‘Arrow’ 6×22 Review: All You Need Is OTA

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I’m a woman torn. I’m a woman torn between a show that, most of the time, infuriates her to no degree but can, occasionally, manage to do something right and remind her of the show she fell in love with years back.

Welcome to my weekly viewing of Arrow season 6.

While most of this season has been infuriating and laughable — whether it’s because of Diaz as the punk ass Big Bad or the horrific writing of its characters — there’s just something about the end of seasons that Arrow seems to do so well. The beginning is usually promising, the middle is rocky as hell, but they usually manage to pull it together by season’s end and deliver some good stuff. It’s almost as if 23 episodes is just too much.

Seriously, Arrow and other shows could really benefit from a 16-episode season where there isn’t this need to fill an extra seven hours of crap that makes no sense or angers a fanbase. Just tell the story you need to tell. Without dragging it out. And part of that is The CW’s fault for giving these 23-episode seasons. For these superhero shows, it just doesn’t work. There’s too much unnecessary bulk that hinders a season more than it helps it.

With that said, Arrow’s penultimate episode of season 6 (“The Ties That Bind”) was probably one of the more well-rounded episodes in recent memory due in fact to the focus on characters and how they were the ones that drove the plot. Hell, it even reminded me what it felt like not to hate the Newbies. For like a second. It certainly helps when they’re doing the job and not trash talking the people that got them there.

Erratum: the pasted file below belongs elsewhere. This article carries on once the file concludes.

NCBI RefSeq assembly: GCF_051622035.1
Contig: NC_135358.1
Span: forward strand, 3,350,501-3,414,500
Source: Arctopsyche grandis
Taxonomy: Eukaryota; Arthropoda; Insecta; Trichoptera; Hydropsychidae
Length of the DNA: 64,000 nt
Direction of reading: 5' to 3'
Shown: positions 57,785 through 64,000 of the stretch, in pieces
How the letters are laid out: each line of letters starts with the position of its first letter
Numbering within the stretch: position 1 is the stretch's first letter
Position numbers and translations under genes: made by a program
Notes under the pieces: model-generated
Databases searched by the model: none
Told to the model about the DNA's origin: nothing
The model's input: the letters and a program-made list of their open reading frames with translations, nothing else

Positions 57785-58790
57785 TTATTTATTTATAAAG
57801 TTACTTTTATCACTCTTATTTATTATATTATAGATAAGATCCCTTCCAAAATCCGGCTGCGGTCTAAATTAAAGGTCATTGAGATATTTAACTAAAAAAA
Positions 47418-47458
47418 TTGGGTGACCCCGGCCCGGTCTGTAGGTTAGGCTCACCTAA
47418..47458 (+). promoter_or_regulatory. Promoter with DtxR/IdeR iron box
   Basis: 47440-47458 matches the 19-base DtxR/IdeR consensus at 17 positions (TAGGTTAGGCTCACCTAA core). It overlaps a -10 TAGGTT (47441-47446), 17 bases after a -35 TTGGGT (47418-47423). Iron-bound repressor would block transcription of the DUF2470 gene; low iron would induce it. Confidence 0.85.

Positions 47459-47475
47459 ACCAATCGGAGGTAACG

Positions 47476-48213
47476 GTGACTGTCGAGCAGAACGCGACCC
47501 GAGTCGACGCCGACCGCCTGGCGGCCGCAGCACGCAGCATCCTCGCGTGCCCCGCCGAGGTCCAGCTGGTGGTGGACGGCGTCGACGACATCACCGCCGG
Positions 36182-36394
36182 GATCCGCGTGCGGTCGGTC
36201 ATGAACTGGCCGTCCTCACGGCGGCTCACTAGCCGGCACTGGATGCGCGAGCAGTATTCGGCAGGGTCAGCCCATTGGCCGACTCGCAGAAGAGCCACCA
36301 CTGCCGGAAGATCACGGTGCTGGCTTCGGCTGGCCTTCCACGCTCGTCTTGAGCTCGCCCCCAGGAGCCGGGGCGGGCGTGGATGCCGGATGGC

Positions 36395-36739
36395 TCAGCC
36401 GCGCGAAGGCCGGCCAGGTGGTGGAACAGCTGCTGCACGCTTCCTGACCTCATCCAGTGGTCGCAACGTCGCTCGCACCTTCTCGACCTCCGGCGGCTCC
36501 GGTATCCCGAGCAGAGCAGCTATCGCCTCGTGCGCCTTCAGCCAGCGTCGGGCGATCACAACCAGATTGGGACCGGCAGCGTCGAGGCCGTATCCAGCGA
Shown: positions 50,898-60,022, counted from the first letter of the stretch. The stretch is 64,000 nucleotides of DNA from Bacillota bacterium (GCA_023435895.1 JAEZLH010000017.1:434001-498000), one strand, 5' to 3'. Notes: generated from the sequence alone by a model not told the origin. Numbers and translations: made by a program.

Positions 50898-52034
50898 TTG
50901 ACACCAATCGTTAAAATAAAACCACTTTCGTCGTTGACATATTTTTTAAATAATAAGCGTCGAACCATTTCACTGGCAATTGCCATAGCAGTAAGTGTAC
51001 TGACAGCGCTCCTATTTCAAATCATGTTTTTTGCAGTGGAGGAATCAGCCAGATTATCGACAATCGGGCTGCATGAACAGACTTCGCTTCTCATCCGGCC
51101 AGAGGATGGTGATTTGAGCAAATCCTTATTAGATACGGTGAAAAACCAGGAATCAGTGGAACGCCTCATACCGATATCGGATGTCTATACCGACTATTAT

But perhaps the most important reason why this was one of the better episodes of late was because of the focus on the core three, the beating heart, of Arrow: Oliver, Felicity, and Diggle. Seriously, anytime the show focuses on the thing that defined it as a success many years ago, you can feel it. I felt it in this episode. I felt the emotion, the connection, and there was even a moment — however fleeting — that I was concerned about Diaz hurting Oliver and Felicity. A fleeting moment, as I said.

This show is at its best when it’s focusing on the characters that got it here. “The Ties That Bind” was so beautifully crafted around Oliver & Felicity’s marriage and Diggle & Lyla’s marriage, and it managed to once again beautifully parallel the two relationships. These characters — their actions, their motivations — drove the plot. Everything they did, how they communicated, what they learned was all based on who they are as individuals dictated the events that unfolded. And that, ladies and gentlemen, is how it should be. Always.